Fitch expects broad policy continuity after the October 2017 general election. The party currently leading the polls is ANO, a junior party in the current governing coalition. Its leader, Mr. A. Babis, was minister of finance in the current coalition until May 2017. ANO would likely need to form a coalition to govern. This could lead to modest instability, a recurrent issue in Czech politics, which has an electoral system of proportional representation.
General institutional strength is underpinned by EU membership. World Bank Doing Business indicators and Human Development index and governance indicators are all in line or above the 'A' median and close to the 'AA' median.
SOVEREIGN RATING MODEL (SRM) and QUALITATIVE OVERLAY (QO)
Fitch's proprietary SRM assigns Czech Republic a score equivalent to a rating of 'A+' on the Long-Term FC IDR scale.
Fitch's sovereign rating committee did not adjust the output from the SRM to arrive at the final LT FC IDR
Fitch's SRM is the agency's proprietary multiple regression rating model that employs 18 variables based on three year centred averages, including one year of forecasts, to produce a score equivalent to a LT FC IDR. Fitch's QO is a forward-looking qualitative framework designed to allow for adjustment to the SRM output to assign the final rating, reflecting factors within our criteria that are not fully quantifiable and/or not fully reflected in the SRM.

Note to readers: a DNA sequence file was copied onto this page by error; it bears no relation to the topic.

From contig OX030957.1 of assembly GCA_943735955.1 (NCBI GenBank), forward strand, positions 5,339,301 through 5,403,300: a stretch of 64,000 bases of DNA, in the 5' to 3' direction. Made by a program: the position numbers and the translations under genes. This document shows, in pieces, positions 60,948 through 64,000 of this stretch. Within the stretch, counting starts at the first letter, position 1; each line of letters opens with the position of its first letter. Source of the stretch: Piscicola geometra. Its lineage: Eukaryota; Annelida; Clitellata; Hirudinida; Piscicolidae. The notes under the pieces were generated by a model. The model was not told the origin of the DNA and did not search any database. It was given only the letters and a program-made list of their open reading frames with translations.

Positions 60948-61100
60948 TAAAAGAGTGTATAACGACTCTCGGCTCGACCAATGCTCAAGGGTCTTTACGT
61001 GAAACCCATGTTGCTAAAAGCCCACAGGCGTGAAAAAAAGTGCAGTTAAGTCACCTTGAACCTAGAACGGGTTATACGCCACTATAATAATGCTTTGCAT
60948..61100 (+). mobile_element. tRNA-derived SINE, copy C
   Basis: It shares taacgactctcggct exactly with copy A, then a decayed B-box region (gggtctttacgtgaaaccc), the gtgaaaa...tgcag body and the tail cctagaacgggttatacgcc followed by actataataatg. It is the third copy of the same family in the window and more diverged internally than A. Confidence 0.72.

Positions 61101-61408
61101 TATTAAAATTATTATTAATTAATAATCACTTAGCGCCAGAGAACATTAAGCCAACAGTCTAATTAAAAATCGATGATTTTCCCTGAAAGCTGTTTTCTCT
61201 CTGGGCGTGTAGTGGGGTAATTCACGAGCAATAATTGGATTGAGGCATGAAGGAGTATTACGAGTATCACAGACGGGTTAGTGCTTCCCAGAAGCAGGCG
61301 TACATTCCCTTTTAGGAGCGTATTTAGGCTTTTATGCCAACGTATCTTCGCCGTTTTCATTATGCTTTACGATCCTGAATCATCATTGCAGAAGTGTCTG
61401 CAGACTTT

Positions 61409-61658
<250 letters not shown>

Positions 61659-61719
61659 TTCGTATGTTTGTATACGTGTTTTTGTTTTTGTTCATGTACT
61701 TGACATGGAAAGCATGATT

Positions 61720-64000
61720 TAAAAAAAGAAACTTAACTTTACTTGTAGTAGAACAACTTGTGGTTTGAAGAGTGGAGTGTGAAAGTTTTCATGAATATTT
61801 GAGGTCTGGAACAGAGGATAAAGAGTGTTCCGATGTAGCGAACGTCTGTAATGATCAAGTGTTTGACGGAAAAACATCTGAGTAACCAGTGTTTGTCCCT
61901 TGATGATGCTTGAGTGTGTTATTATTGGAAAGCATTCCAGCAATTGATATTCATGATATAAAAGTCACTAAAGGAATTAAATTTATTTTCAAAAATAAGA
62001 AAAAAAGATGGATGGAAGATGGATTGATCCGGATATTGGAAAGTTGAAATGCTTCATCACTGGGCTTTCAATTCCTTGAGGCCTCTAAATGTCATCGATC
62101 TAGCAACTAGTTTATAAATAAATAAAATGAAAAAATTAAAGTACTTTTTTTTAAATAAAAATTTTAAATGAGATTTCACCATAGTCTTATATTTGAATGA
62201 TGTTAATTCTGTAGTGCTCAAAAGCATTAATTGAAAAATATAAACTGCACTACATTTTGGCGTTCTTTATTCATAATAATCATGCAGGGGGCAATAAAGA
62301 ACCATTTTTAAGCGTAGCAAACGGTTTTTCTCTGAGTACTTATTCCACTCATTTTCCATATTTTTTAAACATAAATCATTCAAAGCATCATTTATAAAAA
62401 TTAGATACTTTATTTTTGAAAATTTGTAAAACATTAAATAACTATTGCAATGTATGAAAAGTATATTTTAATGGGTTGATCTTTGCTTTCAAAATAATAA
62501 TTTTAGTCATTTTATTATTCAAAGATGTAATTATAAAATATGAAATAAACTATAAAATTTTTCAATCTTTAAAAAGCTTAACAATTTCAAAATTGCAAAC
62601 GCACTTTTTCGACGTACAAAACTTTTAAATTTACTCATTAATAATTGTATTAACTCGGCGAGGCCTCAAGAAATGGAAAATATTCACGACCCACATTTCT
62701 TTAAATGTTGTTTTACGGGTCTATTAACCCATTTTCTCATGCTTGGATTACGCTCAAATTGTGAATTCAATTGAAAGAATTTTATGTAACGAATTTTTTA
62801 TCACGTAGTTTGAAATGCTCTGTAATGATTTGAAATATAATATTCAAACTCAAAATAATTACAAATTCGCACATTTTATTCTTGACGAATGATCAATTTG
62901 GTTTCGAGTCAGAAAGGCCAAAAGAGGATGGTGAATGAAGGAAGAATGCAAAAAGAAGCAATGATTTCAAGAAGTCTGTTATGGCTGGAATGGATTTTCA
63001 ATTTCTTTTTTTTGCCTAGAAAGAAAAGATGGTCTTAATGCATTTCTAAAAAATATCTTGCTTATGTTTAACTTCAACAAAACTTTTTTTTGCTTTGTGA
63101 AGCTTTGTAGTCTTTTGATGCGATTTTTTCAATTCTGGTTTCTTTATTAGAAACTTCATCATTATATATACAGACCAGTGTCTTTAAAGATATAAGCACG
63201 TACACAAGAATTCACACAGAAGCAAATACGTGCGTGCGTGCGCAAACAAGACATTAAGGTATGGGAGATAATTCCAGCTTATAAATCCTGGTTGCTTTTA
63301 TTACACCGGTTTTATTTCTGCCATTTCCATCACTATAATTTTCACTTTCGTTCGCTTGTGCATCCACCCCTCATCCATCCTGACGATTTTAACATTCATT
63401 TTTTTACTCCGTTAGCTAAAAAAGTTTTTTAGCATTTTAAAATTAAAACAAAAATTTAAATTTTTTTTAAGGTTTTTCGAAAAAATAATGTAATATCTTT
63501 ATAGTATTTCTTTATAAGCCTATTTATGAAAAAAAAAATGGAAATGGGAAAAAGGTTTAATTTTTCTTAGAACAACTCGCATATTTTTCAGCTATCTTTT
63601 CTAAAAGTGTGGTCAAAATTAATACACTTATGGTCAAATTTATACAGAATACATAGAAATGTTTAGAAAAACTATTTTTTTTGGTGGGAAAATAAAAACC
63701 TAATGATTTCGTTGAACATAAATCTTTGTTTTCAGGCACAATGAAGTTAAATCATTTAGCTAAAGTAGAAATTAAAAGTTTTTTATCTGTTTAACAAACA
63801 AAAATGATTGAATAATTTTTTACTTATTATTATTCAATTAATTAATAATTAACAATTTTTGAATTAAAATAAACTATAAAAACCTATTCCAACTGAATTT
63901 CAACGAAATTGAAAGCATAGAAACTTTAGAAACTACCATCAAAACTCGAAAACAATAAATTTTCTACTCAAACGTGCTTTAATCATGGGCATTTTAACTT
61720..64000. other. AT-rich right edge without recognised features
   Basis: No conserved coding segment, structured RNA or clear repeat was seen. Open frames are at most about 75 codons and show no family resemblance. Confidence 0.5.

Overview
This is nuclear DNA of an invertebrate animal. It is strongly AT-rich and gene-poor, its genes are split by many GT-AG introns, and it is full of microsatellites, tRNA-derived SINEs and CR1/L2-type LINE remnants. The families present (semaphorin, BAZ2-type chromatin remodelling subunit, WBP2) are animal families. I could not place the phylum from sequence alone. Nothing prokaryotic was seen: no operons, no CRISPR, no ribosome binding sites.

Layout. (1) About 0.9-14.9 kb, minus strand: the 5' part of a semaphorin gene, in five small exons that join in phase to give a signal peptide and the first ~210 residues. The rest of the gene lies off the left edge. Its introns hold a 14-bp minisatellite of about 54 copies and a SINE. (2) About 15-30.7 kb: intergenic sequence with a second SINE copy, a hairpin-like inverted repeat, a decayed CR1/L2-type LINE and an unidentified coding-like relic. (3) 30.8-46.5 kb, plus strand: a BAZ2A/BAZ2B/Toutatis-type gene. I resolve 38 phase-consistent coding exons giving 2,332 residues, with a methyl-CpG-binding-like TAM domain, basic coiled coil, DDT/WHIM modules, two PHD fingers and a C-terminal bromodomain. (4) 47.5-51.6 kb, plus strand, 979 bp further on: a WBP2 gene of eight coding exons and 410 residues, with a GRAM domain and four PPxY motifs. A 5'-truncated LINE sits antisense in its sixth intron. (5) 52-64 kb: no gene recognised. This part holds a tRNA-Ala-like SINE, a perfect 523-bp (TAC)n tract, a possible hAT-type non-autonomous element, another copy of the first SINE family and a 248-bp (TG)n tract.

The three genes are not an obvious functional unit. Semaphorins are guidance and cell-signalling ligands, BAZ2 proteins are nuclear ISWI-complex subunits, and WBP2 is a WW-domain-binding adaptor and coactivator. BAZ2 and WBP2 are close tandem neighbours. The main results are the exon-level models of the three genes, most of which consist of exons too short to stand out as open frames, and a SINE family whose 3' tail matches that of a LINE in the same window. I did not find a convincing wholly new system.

The main factors that could, individually or collectively, lead to an upgrade are:
- Continued reduction in the government debt to GDP ratio supported by tight budget balances.
- Stronger GDP per capita, potentially supported by economic reforms, and without the emergence of macroeconomic imbalances.
The main factors that could, individually or collectively, lead to a stabilisation of the Outlook are:
- Worsening dynamics in government finances, for instance, brought about by a reversal in the government's fiscal stance after the October elections.
- Evidence of rising macroeconomic imbalances that pose a risk to macro and financial stability.
Fitch assumes that growth in the eurozone, Czech Republic's main economic partner, will be 2.0% in 2017, 1.8% in 2018 and 1.4% in 2019 after 1.8% in 2016.
The full list of rating actions is as follows:
Read the press release.
30th March 2020